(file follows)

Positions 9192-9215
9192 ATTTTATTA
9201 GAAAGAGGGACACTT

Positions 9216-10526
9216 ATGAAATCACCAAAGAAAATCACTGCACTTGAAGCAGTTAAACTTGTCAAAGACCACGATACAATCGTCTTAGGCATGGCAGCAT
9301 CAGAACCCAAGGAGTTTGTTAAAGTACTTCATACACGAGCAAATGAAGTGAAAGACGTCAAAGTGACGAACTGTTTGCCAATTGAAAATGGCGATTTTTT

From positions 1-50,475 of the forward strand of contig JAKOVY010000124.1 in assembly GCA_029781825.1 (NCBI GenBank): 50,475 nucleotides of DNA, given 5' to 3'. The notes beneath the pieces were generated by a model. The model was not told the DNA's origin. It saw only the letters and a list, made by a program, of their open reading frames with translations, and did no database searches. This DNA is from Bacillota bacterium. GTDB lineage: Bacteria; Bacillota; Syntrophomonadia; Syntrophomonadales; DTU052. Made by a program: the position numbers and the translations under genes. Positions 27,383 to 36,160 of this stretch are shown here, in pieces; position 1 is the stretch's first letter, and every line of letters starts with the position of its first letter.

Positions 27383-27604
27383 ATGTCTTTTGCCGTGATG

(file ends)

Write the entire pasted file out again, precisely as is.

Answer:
Positions 9192-9215
9192 ATTTTATTA
9201 GAAAGAGGGACACTT

Positions 9216-10526
9216 ATGAAATCACCAAAGAAAATCACTGCACTTGAAGCAGTTAAACTTGTCAAAGACCACGATACAATCGTCTTAGGCATGGCAGCAT
9301 CAGAACCCAAGGAGTTTGTTAAAGTACTTCATACACGAGCAAATGAAGTGAAAGACGTCAAAGTGACGAACTGTTTGCCAATTGAAAATGGCGATTTTTT

From positions 1-50,475 of the forward strand of contig JAKOVY010000124.1 in assembly GCA_029781825.1 (NCBI GenBank): 50,475 nucleotides of DNA, given 5' to 3'. The notes beneath the pieces were generated by a model. The model was not told the DNA's origin. It saw only the letters and a list, made by a program, of their open reading frames with translations, and did no database searches. This DNA is from Bacillota bacterium. GTDB lineage: Bacteria; Bacillota; Syntrophomonadia; Syntrophomonadales; DTU052. Made by a program: the position numbers and the translations under genes. Positions 27,383 to 36,160 of this stretch are shown here, in pieces; position 1 is the stretch's first letter, and every line of letters starts with the position of its first letter.

Positions 27383-27604
27383 ATGTCTTTTGCCGTGATG